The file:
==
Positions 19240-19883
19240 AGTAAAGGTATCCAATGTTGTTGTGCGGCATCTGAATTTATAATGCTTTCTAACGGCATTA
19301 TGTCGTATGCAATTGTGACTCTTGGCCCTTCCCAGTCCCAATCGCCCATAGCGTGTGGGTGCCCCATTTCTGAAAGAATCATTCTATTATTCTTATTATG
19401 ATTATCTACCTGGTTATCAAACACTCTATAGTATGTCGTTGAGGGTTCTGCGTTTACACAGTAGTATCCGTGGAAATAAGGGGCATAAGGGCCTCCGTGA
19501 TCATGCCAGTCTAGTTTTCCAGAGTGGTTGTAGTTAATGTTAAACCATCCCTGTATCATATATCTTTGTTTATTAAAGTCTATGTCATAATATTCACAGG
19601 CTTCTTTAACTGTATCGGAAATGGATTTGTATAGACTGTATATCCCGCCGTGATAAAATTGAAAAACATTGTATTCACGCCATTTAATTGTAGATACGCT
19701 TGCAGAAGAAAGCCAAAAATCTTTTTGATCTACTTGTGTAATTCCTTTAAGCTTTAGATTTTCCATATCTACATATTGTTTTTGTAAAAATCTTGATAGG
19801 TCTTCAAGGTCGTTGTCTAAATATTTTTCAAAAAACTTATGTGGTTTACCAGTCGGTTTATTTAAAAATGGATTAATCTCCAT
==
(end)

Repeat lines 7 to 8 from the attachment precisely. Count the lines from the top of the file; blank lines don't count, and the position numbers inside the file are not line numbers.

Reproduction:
19701 TGCAGAAGAAAGCCAAAAATCTTTTTGATCTACTTGTGTAATTCCTTTAAGCTTTAGATTTTCCATATCTACATATTGTTTTTGTAAAAATCTTGATAGG
19801 TCTTCAAGGTCGTTGTCTAAATATTTTTCAAAAAACTTATGTGGTTTACCAGTCGGTTTATTTAAAAATGGATTAATCTCCAT